For premature babies, kangaroo care is as simple as being placed between her mother’s breasts (or on dad’s warm, fuzzy chest). The baby should be dressed in a nappy or diaper only – with perhaps a hat for babies less than 30 weeks gestation. Baby should be tucked into a shirt or covered with blankets to maintain body heat.
As she grows and stabilises, a stretchy baby carrier may be used. Indeed, the safety guidelines for babywearing apply equally for kangaroo care. A baby should be in an upright position, close enough to kiss, her chin tilted slightly upwards (to protect her airways), and her legs in a natural “m” or frogged position.
When Can Kangaroo Mother Care Begin?
Guidelines vary from hospital to hospital, but most have a policy allowing babies who are stable, including those who are less than 1500 grams and are breathing on their own. Some hospitals also allow babies on oxygen or CPAP to be held in kangaroo care. Kangaroo care should begin as soon as possible after birth, and continue as often and for as long as appropriate. Many families continue to practice babywearing as a continuation of the close bonds created during kangaroo care, after baby goes home from hospital.
Who Can Do It?
Mothers, fathers, siblings and grandparents can all participate in kangaroo mother care. In some European hospitals, the goal is to keep babies in this state for most of the day, with family members taking turns to ensure continuity. The mother replaces the incubator, providing 24 hour care for her baby. Even nursing staff and neonatologists have been known to tuck a little one under their shirt while they work.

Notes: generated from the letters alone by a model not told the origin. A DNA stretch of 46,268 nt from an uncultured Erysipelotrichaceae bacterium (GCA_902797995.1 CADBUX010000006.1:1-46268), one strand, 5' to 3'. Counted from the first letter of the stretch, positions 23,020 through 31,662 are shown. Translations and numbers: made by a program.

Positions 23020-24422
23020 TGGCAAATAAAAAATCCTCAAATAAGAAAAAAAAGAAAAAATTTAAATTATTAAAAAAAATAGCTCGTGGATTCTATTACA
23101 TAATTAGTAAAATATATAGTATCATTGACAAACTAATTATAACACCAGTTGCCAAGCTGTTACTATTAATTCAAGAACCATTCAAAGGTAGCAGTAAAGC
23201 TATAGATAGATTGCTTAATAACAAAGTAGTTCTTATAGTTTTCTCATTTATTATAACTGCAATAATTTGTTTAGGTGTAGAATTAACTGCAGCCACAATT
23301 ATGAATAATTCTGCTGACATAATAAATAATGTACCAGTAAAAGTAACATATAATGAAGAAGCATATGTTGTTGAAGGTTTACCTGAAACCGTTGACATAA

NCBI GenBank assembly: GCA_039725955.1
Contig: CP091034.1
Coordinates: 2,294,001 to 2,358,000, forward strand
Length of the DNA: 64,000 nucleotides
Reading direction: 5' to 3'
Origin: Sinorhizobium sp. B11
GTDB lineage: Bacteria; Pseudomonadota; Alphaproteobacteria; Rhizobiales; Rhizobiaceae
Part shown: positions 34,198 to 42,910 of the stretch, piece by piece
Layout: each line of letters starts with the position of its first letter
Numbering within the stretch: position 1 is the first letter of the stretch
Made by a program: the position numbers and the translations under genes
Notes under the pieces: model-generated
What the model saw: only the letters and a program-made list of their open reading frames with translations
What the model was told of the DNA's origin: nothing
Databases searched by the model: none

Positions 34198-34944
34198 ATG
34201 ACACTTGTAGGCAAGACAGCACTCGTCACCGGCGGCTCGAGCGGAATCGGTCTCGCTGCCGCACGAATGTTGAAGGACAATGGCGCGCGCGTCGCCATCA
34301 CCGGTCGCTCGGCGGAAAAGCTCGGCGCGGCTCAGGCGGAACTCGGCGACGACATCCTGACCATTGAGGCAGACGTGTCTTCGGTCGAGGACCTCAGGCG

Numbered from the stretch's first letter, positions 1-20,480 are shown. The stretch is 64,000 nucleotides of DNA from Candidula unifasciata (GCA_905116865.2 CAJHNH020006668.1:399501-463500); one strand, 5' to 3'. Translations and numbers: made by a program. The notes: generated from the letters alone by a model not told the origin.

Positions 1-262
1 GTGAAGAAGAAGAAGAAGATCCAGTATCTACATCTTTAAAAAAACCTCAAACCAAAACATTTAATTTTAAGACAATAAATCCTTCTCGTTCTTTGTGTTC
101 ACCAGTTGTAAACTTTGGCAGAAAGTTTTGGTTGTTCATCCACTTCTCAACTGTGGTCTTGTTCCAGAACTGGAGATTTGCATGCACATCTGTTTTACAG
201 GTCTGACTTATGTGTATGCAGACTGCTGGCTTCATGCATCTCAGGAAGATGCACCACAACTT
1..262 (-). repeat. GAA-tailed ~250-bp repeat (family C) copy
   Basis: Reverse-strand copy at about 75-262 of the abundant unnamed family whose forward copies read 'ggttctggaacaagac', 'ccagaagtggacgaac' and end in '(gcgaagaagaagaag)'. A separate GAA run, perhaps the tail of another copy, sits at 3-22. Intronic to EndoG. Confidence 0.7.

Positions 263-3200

Still a Long Way to Go In Australia And The US
Australian and US hospitals generally apply intermittent kangaroo mother care. Parents may have been given a general handout about kangaroo care, or it may be suggested verbally, only to be told it’s up to them. Often the practice is limited by access to suitable chairs, privacy, negative or ambivalent staff attitudes, or suggestions it will tire the baby. These barriers seriously impact on the wide implementation of kangaroo mother care, as standard practice in special care nurseries (SCN) and neonatal intensive care units (NICU), despite recommendations.
‘Towards Universal Kangaroo Mother Care: recommendations and report from the First European conference and Seventh International Workshop on Kangaroo Mother Care in 2011′, states:
“The hallmark of Kangaroo Mother Care (KMC) is the kangaroo position: the infant is cared for skin-to-skin vertically between the mother’s breasts and below her clothes, 24 hours a day, with father/substitute(s) participating as KMC providers. Intermittent KMC (for short periods once or a few times per day, for a variable number of days) is commonly employed in high-tech neonatal intensive care units. These two modalities should be regarded as a progressive adaptation of the mother-infant dyad, ideally towards continuous KMC, starting gradually and progressively with intermittent KMC.”
More than thirty years after being implemented in Colombia out of necessity, kangaroo mother care is too often considered as an optional feel-good therapy, rather than the recognised aid to premature infant health the evidence proves.
If your baby is born prematurely, you might also like to read our article, baby in an NICU? 17 coping tips for parents.